A.(1)  The provisions of R.S. 32:361.1 do not apply to a motor vehicle registered in this state where the registered owner, spouse or family member operating or authorized to operate the motor vehicle has an affidavit signed by an optometrist or physician, including but not limited to an ophthalmologist or dermatologist licensed to practice in this state stating that such person has a physical or medical condition involving the effects of the sun that makes it necessary to equip the motor vehicle with sun screening material which would be of a light transmission or luminous reflectance in violation of R.S. 32:361.1.  A copy of the affidavit shall be kept in the motor vehicle at all times.

(2)  The affidavit, prepared by the office of state police, shall list the World Health Organization International Classification of Disease ICD-9-CM recognized conditions that would qualify an individual for a medical exemption under this Section.  Included on the affidavit shall be a section for the optometrist or physician, including but not limited to an ophthalmologist or dermatologist licensed to practice in this state, to describe a medical condition that is not listed on the affidavit as a condition requiring a medical exemption under this Section.  The office of state police may seek the opinion of the Louisiana Medical Advisory Board on whether to grant a medical exemption.  A copy of this affidavit shall be kept in the vehicle at all times.

(a)  If the optometrist or physician, including but not limited to an ophthalmologist or dermatologist licensed to practice in this state, finds photophobia as the medical condition requiring the medical exemption provided for in this Section, the optometrist or physician shall write in the appropriate section why a correct pair of sunglasses will not provide the necessary protection, and why the window tint will not affect the person’s ability to drive at night.

(b)  An individual seeking the medical exemption shall sign a notarized release authorizing the release to the department of all medical records dealing with the exemption.

(3)(a)  Any medical exemption granted shall be due to a diagnosed condition made only by an optometrist or physician, including but not limited to an ophthalmologist or dermatologist licensed to practice in this state, and such condition shall be verifiable in the World Health Organization International Classification of Disease ICD-9-CM as a recognized condition that would warrant an exemption pursuant to this Section.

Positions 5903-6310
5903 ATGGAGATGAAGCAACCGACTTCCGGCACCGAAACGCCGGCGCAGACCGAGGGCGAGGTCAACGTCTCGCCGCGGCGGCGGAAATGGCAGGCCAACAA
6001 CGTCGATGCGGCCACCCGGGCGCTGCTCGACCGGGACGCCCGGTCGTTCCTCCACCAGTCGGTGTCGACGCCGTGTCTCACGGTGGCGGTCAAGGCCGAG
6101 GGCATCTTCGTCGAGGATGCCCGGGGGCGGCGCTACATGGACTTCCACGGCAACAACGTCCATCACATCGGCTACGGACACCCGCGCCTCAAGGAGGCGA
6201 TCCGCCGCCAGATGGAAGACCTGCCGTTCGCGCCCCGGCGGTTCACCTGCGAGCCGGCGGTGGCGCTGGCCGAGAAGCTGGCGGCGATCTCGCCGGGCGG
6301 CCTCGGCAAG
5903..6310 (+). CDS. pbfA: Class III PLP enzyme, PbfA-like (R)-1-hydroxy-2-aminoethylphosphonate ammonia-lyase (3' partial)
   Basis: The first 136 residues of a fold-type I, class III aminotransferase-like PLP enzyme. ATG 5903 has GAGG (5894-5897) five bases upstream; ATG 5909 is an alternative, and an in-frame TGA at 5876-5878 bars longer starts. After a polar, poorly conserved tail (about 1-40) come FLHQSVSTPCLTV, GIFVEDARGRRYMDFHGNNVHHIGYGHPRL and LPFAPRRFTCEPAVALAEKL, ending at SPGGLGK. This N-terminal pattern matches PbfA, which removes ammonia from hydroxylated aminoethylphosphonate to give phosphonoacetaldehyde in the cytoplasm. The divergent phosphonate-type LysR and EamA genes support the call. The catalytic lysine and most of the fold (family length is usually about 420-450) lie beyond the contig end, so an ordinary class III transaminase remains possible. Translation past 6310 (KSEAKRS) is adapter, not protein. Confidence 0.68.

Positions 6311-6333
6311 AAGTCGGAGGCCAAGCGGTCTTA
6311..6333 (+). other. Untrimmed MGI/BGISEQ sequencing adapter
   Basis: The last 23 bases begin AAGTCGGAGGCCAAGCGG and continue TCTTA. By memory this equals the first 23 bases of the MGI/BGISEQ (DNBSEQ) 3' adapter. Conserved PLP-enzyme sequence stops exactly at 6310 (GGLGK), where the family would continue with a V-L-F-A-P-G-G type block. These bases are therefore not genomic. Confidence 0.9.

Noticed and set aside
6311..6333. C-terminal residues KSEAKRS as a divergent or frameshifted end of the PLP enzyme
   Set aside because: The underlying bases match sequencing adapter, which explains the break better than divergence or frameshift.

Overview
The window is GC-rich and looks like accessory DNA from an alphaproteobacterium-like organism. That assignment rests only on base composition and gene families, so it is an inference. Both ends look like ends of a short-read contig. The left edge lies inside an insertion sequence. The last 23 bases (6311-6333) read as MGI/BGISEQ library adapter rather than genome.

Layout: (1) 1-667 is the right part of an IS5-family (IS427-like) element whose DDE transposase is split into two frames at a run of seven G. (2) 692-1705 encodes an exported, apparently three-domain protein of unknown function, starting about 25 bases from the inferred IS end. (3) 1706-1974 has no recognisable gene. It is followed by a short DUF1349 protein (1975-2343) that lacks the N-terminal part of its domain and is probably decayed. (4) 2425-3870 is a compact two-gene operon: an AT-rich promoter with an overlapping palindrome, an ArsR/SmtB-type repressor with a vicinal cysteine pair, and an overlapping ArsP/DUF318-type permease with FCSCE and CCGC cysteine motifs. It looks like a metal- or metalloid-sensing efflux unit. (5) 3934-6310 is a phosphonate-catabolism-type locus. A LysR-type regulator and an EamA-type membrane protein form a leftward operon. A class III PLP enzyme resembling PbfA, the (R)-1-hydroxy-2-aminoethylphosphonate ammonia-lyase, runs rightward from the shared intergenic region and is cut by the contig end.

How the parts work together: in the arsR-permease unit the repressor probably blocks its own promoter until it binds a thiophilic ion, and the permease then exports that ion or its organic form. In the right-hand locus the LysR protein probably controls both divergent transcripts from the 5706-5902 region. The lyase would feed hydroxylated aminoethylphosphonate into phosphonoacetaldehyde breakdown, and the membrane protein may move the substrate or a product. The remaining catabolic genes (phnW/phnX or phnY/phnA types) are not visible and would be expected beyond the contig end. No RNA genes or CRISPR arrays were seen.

(b)  The secretary or his designated representative shall conduct a case-by-case review of grants and denials and shall make such changes as he deems necessary based on evidence presented to him by a person seeking an exemption.

(c)  Any exemption granted under the provisions of this Section shall be subject to review every three years unless deemed otherwise by the department.

(d)(i)  Persons convicted of violent crimes or drug offenses shall not be eligible for a medical exemption.  Therefore, at the time of applying for the exemption, the applicant shall provide written consent on a form approved by the Louisiana Bureau of Criminal Identification and Information authorizing the bureau to release any information contained in the applicant’s criminal history record and identification files to the office of state police for verification that the applicant has not been convicted of a violent crime or drug offense.

(ii)  Applicants shall submit a full set of fingerprints and the department shall authorize the bureau to conduct a state and federal criminal history record check, which shall include a check of National Criminal History Records from the Federal Bureau of Investigations Criminal Justice Information Services Division.

(e)  Any exemption issued shall be subject to administrative review and possible cancellation as a result of a documented event involving a threat to police officer safety.